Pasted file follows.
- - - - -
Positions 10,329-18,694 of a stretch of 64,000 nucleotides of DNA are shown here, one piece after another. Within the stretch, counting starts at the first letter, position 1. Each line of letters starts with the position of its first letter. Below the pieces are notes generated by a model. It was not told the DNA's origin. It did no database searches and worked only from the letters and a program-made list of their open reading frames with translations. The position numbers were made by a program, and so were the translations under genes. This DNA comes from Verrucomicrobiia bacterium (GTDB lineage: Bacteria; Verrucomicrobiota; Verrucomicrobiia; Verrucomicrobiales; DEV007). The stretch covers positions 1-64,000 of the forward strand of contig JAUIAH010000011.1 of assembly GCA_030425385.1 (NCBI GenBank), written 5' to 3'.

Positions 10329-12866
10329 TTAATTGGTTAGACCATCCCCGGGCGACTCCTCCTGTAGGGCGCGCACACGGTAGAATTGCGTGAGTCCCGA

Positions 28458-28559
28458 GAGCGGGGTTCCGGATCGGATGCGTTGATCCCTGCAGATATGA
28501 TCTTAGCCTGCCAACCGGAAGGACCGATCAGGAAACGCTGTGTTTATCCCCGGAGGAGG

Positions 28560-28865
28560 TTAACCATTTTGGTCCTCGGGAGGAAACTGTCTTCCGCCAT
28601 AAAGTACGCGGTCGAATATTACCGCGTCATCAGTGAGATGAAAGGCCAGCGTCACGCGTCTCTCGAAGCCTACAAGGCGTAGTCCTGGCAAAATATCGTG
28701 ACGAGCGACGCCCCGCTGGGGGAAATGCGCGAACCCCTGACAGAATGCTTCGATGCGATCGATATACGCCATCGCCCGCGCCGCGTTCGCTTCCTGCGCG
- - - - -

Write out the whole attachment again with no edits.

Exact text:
Positions 10,329-18,694 of a stretch of 64,000 nucleotides of DNA are shown here, one piece after another. Within the stretch, counting starts at the first letter, position 1. Each line of letters starts with the position of its first letter. Below the pieces are notes generated by a model. It was not told the DNA's origin. It did no database searches and worked only from the letters and a program-made list of their open reading frames with translations. The position numbers were made by a program, and so were the translations under genes. This DNA comes from Verrucomicrobiia bacterium (GTDB lineage: Bacteria; Verrucomicrobiota; Verrucomicrobiia; Verrucomicrobiales; DEV007). The stretch covers positions 1-64,000 of the forward strand of contig JAUIAH010000011.1 of assembly GCA_030425385.1 (NCBI GenBank), written 5' to 3'.

Positions 10329-12866
10329 TTAATTGGTTAGACCATCCCCGGGCGACTCCTCCTGTAGGGCGCGCACACGGTAGAATTGCGTGAGTCCCGA

Positions 28458-28559
28458 GAGCGGGGTTCCGGATCGGATGCGTTGATCCCTGCAGATATGA
28501 TCTTAGCCTGCCAACCGGAAGGACCGATCAGGAAACGCTGTGTTTATCCCCGGAGGAGG

Positions 28560-28865
28560 TTAACCATTTTGGTCCTCGGGAGGAAACTGTCTTCCGCCAT
28601 AAAGTACGCGGTCGAATATTACCGCGTCATCAGTGAGATGAAAGGCCAGCGTCACGCGTCTCTCGAAGCCTACAAGGCGTAGTCCTGGCAAAATATCGTG
28701 ACGAGCGACGCCCCGCTGGGGGAAATGCGCGAACCCCTGACAGAATGCTTCGATGCGATCGATATACGCCATCGCCCGCGCCGCGTTCGCTTCCTGCGCG